• to be the strongest element or force
  • hypothesis
    • idea that needs to be tested
Section X
  • preponderance
    • majority, dominance in frequency
  • abreast
    • equal in number or frequency
  • latter
    • the second of two things mentionned
  • contraction
    • shortening of a name or word
  • allusion
    • talking about in a vague way
  • into her confidence
    • to tell him the secret
  • crook
    • thief, dishonest person, criminal
Section XI
  • to frame a letter
    • to structure or plan the wording for a specific purpose
  • bristling black beard
    • the beard would cover most of his face and be very uneven with hair going in every direction
  • peal
    • to ring (the bell)
  • deftly
    • quick skillfully, making a complicated movement look easy
  • manacled
    • in handcuffs
  • despair
    • no hope
  • dogged
    • refers to dogs being used to track people by scent
Section XII
  • Joint
    • American slang for a long-term prison
  • on the cross
    • American slang for "dishonest"
  • heeled
    • American slang for "carrying a gun"
  • pulled off almost at the same instant
    • American slang for "fired my gun at the same time"
  • like a jay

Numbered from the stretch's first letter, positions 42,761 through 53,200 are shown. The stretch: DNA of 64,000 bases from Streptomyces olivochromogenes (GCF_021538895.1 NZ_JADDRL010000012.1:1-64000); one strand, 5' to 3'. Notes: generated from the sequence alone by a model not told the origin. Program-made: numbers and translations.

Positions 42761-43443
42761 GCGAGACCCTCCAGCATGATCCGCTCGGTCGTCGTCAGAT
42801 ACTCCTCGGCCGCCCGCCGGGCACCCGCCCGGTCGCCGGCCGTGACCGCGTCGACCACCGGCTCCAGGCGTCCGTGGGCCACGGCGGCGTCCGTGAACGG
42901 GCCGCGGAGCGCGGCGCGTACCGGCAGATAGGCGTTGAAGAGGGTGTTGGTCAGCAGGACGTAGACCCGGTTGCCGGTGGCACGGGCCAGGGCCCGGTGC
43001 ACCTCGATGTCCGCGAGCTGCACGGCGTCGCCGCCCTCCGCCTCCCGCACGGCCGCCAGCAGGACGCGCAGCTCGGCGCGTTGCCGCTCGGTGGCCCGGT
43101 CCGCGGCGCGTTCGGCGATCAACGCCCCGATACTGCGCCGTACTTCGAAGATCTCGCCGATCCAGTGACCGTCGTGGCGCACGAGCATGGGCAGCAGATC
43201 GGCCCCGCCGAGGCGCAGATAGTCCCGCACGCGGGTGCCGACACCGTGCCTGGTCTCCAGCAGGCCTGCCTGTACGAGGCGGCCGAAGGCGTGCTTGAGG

• American slang for a person who comes with no suspicion or defense -- refers to a bird which
      is very easy to catch
Section XIII
  • epilogue
    • conclusion to a story which sums up the story or tells what happened in the future -- in this case, it is used to explain the reasoning behind Holmes' conclusions.
  • assizes
    • a meeting of a court of law
  • mitigating circumstances
    • facts which help to explain a criminal act to make it less serious -- if you steal bread to feed your children it is less serious, since Slaney had not come with the intent to kill Cubitt it would be unlikely that he would hang.  Normally, since Cubitt had fired the first shot, Slaney would not be guilty at all -- it would be called self-defense.  But since Cubitt was defending his wife and home, Slaney could not plead self-defense, he was the initial aggressor.

Last update: September 2001
© Marilyn Shea, 2001